The Story of Human Language Download ¹ 2

Summary The Story of Human Language

The Story of Human Language Download ¹ 2 ✓ I never met a person who is not interested in language wrote the bestselling author and psychologist Steven Pinker There are good reasons that language fascinates us so It not only defines humans as a species placing us head and shoulders above even the most proficient animal communicators but it000 languages used around the world todayAn accomplished scholar Professor McWhorter is also a skilled popularizer whose book The Power of Babel was called startling provocative and remarkably entertaining by the San Diego Union TribuneThe London Times called him a born teacher And Steven Pinker best known as the author of The Language Instinct offered this praise for the book McWhorter’s arguments are sharply reasoned refreshingly honest and thoroughly originalCourse Lecture Titles1 What Is Language 2 When Language Began 3 How Language Changes Sound Change 4 How Language Changes Building New Material 5 How Language Changes Meaning and Order 6 How Language Changes Many Directions 7 How Language Changes Modern English 8 Language Families Indo European 9 Language Families Tracing Indo European 10 Language Families Diversity of Structures 11 Language Families Clues to the Past 1. An interesting overview of the language development passing throw the world’s first language dialects language mixture pidgins and creoles Overall the content is engagingly exposedHowever John McWhorter loses himself in speculative and denigrating details towards some cultures That lead to indicate that probably the research work behind the course might be lacking a revision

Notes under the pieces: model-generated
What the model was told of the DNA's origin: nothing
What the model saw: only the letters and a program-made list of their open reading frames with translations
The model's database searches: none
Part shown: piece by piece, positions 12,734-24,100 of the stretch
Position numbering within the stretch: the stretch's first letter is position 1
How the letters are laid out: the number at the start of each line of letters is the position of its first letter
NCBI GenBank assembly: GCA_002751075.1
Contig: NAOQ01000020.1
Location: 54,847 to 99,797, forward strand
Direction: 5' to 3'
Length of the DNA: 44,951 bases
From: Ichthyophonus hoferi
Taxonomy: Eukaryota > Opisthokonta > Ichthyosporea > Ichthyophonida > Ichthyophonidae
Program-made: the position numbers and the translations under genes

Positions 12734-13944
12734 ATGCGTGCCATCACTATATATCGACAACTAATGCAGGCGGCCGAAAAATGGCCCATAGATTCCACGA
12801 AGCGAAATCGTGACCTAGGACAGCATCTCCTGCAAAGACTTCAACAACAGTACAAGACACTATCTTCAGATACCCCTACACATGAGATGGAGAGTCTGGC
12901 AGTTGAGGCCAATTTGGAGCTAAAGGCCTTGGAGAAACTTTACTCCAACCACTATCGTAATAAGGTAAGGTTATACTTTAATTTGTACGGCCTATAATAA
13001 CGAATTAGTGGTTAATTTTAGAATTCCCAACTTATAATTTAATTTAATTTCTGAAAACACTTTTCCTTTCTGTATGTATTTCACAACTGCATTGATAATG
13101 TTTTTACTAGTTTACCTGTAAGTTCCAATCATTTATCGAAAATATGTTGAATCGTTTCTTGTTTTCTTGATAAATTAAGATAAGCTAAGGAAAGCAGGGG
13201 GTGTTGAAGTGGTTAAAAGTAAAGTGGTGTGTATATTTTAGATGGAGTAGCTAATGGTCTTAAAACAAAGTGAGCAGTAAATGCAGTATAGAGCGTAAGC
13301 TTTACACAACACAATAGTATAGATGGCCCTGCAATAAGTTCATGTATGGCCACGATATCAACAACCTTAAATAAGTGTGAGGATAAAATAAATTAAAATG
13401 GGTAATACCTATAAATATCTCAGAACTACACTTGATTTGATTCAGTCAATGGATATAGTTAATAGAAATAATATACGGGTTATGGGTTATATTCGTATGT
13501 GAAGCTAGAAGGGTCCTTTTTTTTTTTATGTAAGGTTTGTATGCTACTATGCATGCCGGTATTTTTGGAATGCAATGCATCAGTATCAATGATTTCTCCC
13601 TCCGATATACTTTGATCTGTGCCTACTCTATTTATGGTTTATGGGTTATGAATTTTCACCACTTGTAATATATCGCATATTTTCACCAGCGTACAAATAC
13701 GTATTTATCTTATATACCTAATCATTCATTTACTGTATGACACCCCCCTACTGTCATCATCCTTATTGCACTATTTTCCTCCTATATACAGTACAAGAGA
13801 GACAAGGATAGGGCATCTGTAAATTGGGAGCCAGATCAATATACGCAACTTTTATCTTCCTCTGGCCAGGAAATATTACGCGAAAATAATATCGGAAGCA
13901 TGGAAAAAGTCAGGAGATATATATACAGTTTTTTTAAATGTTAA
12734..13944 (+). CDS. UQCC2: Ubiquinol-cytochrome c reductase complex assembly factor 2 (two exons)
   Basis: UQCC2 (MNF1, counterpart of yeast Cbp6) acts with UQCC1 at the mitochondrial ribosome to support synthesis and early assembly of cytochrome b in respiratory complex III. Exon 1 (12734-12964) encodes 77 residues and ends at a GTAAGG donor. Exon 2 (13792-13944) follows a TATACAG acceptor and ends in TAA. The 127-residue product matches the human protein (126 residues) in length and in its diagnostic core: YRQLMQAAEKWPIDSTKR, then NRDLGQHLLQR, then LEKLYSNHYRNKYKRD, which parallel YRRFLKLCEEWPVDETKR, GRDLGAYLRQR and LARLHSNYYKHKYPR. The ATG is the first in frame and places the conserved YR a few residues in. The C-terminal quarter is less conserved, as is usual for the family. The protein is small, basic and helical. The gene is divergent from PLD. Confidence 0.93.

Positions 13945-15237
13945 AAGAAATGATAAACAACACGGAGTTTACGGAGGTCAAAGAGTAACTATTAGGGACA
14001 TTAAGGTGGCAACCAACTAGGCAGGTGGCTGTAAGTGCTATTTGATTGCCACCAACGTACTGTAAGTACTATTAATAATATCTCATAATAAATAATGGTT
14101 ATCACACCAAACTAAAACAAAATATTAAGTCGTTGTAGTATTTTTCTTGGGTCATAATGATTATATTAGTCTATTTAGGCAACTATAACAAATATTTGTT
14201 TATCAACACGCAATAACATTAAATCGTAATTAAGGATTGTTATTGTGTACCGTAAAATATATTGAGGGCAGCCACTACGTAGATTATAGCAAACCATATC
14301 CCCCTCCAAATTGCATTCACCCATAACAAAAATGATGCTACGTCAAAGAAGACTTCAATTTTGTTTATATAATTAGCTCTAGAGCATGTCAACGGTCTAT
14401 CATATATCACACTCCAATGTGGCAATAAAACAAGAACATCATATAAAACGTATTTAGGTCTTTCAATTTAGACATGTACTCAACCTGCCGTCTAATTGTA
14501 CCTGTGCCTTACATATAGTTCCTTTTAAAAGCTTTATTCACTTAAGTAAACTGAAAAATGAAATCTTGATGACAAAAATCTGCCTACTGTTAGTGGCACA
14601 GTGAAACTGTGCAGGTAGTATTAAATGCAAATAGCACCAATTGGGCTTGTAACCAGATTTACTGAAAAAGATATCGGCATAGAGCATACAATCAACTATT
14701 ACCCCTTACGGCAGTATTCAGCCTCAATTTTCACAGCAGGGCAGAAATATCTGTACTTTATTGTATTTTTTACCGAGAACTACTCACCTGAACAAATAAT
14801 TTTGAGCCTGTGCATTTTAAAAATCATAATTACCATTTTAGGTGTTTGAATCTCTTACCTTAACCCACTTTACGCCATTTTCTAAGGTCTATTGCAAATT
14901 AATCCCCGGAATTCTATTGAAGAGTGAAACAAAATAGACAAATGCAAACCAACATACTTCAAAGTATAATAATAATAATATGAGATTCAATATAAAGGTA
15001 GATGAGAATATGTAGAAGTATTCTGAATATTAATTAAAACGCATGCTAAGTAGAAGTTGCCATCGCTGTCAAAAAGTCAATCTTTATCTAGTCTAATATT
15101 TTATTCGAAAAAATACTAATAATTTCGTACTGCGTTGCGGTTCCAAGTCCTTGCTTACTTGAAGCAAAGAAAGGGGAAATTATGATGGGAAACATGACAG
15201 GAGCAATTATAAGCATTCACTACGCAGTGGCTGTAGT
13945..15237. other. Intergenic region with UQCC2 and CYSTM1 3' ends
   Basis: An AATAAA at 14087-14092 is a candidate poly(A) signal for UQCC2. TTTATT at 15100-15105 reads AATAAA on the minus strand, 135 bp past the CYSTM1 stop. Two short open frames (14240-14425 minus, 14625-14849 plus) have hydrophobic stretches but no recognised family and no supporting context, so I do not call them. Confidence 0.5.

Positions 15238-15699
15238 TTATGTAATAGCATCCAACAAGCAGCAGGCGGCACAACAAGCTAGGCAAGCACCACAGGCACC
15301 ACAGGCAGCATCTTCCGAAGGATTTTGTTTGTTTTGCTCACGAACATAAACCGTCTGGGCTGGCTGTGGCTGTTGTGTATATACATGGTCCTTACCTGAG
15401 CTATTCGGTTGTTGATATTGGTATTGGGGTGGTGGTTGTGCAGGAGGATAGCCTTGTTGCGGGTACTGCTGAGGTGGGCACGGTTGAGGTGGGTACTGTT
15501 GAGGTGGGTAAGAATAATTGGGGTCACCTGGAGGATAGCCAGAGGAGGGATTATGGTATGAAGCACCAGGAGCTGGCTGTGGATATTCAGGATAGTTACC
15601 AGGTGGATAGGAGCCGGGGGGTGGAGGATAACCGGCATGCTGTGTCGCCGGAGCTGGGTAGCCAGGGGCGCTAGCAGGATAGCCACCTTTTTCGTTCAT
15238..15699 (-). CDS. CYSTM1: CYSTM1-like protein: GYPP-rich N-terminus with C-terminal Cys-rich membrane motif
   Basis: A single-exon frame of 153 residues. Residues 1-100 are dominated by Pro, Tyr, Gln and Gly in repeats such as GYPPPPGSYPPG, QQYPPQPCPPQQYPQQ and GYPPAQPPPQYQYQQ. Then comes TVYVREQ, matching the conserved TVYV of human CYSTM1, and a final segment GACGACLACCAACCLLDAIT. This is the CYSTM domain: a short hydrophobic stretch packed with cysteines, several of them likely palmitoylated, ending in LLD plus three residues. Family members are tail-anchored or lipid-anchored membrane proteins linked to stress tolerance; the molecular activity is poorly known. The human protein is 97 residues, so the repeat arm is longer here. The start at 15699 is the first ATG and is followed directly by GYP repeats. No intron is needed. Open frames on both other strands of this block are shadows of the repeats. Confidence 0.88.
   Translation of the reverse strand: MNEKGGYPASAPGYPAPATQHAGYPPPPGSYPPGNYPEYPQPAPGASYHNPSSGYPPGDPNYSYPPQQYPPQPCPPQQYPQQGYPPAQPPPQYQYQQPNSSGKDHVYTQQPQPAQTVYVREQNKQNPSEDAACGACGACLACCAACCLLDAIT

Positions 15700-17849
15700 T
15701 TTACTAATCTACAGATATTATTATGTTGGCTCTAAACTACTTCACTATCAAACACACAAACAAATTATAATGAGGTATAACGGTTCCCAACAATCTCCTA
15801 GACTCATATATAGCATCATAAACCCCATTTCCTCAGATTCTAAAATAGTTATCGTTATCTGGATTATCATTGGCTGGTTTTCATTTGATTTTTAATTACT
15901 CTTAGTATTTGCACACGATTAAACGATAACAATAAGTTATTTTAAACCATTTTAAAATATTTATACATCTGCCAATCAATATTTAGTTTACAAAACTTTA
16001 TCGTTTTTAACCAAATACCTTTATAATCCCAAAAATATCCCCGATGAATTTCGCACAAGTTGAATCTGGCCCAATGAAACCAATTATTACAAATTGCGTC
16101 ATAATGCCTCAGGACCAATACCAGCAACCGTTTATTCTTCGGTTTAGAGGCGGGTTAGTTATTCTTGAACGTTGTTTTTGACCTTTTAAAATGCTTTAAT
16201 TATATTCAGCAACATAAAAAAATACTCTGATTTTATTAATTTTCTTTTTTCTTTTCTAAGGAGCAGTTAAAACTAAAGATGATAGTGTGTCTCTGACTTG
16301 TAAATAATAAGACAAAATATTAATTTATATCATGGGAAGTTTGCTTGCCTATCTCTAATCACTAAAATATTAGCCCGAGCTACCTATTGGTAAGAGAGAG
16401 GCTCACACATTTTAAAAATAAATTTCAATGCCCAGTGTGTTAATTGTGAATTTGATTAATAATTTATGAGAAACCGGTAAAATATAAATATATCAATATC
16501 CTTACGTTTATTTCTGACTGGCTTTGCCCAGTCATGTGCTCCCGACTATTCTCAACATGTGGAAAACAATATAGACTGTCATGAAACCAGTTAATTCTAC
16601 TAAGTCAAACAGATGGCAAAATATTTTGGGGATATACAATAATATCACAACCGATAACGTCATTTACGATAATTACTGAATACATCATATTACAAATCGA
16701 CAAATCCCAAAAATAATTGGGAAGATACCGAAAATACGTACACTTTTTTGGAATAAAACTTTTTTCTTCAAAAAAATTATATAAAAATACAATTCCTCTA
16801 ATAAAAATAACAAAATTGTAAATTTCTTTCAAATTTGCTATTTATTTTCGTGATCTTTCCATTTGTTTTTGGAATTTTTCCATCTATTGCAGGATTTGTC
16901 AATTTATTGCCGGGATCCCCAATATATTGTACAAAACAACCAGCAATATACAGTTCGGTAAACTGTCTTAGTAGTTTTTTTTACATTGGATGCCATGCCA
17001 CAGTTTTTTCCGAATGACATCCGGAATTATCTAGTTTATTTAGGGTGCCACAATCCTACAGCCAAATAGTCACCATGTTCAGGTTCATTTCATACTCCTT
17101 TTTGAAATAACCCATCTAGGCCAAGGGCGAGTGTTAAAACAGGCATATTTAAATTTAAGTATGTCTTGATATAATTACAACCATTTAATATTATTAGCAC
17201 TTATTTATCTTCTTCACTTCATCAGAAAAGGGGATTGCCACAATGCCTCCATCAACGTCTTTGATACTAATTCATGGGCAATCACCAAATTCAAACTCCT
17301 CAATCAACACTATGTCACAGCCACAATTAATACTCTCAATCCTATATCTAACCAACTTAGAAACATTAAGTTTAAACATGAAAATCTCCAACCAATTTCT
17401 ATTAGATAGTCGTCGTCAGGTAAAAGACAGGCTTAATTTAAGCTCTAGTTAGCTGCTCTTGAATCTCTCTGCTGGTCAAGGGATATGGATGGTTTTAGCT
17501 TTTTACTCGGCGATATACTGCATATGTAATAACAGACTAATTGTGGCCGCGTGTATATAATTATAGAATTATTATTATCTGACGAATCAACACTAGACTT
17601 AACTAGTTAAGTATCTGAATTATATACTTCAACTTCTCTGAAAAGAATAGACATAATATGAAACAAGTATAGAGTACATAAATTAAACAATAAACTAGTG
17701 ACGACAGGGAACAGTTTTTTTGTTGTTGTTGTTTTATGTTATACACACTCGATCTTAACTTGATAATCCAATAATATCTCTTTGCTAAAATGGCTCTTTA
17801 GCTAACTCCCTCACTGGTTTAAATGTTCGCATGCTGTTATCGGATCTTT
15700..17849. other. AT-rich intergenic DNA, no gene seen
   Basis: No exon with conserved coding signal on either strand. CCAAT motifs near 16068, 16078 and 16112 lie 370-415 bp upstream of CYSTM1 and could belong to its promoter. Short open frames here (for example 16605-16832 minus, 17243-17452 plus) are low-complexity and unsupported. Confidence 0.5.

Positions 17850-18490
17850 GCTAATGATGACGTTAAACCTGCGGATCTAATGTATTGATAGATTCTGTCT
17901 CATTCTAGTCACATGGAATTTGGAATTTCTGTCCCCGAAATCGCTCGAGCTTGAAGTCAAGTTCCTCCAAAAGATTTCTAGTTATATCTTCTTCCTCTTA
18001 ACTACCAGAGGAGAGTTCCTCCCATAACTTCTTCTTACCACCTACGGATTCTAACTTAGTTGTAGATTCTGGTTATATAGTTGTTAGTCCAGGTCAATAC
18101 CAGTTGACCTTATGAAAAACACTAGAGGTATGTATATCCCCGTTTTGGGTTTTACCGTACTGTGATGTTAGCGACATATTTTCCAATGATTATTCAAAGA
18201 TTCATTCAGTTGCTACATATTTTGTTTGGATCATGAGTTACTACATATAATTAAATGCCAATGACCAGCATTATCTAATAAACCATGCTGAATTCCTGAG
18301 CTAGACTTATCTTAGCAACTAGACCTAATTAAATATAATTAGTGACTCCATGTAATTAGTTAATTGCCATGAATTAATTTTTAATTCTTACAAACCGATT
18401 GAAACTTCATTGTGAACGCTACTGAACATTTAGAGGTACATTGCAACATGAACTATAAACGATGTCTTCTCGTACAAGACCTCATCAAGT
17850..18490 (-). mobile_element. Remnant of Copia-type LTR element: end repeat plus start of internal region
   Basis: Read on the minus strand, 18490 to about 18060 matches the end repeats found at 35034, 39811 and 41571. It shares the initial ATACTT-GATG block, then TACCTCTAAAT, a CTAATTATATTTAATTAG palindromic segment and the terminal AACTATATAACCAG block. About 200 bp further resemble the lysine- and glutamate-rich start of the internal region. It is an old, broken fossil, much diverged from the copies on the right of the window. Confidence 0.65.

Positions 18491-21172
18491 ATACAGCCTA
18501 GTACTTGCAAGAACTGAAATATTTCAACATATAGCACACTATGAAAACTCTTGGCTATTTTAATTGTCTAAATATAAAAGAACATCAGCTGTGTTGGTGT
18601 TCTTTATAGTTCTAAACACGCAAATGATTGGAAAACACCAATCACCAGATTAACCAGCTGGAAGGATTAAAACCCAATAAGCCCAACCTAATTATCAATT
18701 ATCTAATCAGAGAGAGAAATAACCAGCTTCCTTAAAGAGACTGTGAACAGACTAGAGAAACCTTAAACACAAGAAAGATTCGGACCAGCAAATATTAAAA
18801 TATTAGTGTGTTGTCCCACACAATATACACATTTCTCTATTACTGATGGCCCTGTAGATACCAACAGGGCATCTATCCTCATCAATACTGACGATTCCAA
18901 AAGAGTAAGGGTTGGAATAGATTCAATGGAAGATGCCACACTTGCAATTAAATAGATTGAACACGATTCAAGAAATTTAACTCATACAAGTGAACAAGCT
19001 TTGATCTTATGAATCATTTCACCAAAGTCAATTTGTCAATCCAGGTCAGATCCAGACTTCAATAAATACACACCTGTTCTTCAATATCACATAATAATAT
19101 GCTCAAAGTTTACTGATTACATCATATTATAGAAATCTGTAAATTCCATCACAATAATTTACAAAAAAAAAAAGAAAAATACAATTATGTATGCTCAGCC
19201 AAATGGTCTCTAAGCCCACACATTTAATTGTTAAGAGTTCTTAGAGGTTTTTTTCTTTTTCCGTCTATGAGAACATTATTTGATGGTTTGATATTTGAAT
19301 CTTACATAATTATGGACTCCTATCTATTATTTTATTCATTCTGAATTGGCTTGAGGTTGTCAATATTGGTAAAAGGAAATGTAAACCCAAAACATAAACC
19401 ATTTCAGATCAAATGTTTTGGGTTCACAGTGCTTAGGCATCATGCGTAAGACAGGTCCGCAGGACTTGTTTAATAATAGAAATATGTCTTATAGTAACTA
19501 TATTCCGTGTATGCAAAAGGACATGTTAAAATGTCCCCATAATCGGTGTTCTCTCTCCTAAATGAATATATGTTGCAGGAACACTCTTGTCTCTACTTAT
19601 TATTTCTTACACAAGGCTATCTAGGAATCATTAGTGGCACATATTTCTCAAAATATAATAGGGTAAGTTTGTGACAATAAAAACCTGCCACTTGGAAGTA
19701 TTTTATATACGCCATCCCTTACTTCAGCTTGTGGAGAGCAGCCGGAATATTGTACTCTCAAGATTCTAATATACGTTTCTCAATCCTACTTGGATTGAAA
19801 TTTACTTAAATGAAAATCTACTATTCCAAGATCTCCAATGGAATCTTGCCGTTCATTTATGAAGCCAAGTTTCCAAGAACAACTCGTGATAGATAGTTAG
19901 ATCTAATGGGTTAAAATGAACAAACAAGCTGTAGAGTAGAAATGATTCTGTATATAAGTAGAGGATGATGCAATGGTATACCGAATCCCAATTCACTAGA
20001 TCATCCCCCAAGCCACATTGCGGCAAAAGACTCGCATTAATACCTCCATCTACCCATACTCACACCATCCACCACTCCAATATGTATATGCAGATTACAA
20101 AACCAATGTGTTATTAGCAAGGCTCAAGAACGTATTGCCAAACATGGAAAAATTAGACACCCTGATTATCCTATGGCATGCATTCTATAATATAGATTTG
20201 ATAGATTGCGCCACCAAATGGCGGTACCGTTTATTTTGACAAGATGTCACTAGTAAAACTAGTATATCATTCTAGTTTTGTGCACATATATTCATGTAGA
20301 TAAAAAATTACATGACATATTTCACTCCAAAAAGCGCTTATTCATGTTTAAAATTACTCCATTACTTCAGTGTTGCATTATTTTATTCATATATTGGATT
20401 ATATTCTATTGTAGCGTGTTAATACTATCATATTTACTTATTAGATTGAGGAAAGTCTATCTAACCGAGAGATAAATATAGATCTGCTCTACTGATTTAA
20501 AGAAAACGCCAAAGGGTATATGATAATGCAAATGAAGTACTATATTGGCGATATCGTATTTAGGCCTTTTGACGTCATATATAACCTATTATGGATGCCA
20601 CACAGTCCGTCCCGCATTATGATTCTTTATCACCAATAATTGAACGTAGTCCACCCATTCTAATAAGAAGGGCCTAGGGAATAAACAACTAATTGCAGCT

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I never met a person who is not interested in language wrote the bestselling author and psychologist Steven Pinker There are good reasons that language fascinates us so It not only defines humans as a species placing us head and shoulders above even the most proficient animal communicators but it also beguiles us with its endless mysteries For example How did different languages come to be Why isn’t there just a single language How does a language change and when it does is that change indicative of decay or growth How does a language become extinct Dr John McWhorter one of America’s leading linguists and a freuent commentator on network television and National Public Radio addresses these and other uestions as he takes you on an in depth 36 lecture tour of the development of human language showing how a single tongue spoken 150000 years ago has evolved into the estimated 6. Human language is a fascinating subject We don't appreciate how complex language speaking skills are until we try to learn a new language as adults It's one thing that children can do better than adults Brain studies suggest that human brains are uniuely programmed to use language and children's brains are uniuely adept at learning languages This adeptness is lost as we ageThe Story of Human Language by John McWhorter is a collection of thirty six lectures on the history and study of human languages It includes some discussion of the tools used by linguists However I see that there's a whole separate set of lectures on Understanding Linguistics The Science of Language I haven't listened to this other set of lectures so I'm not sure how they differ Presumably these lectures Story of Human Language has focus on history and less emphasis on the technical aspects of linguisticsSome things I've learned that I find interesting1 Differences in languages can be used much like gene technology to track prehistoric movements of humans Changes in languages occur uickly than changes in human genes so whereas genes may be used to indicate humans migrations over a span of 100000 years language can indicate movements over the past 10000 years2 Ninety nine percent of the words in the Oxford Dictionary of the English Language are from sources other than Old English However Sixty five percent of the commonly used words are part of the one percent that comes from Old English3 The most complex and difficult languages are spoken in areas that are isolated from exposure to other languages In other words primitive peoples sometimes have very complex languages Languages can become complex when everybody who speaks the language learned it as a child4 More widely spoken languages that need to be learned by adult speakers of other languages tend to become simplified over time5 Languages tend to either 1 have prefixes and case endings or 2 be tonal They seldom have both But there are exceptions6 The majority of the world's languages do not have definite and indefinite articles ie a an the Speakers of European languages can't believe it to be possible to speak without them7 The majority of the world's population including much of Europe speak a different dialect ie local vernacular of their language at home than what is taught in their schools or used in official government business This phenomenon is called diglossia Americans are uniue in having relatively little diglossia8 We can thank the influence of the invading Norsemen of the 9th century for the fact that English is the only European language that doesn't have gender markers for inanimate objects Thank you Norsemen Other invaders who didn't learn Old English well were probably responsible for the simplified verb conjugations in English Thank you other invaders9 Non phonetic English word spellings are a remnant of an earlier time when they were phonetic Unfortunately word spellings change slowly than the spoken language The development of printing has essentially fossilized spelling conventions Thank goodness for computerized spell check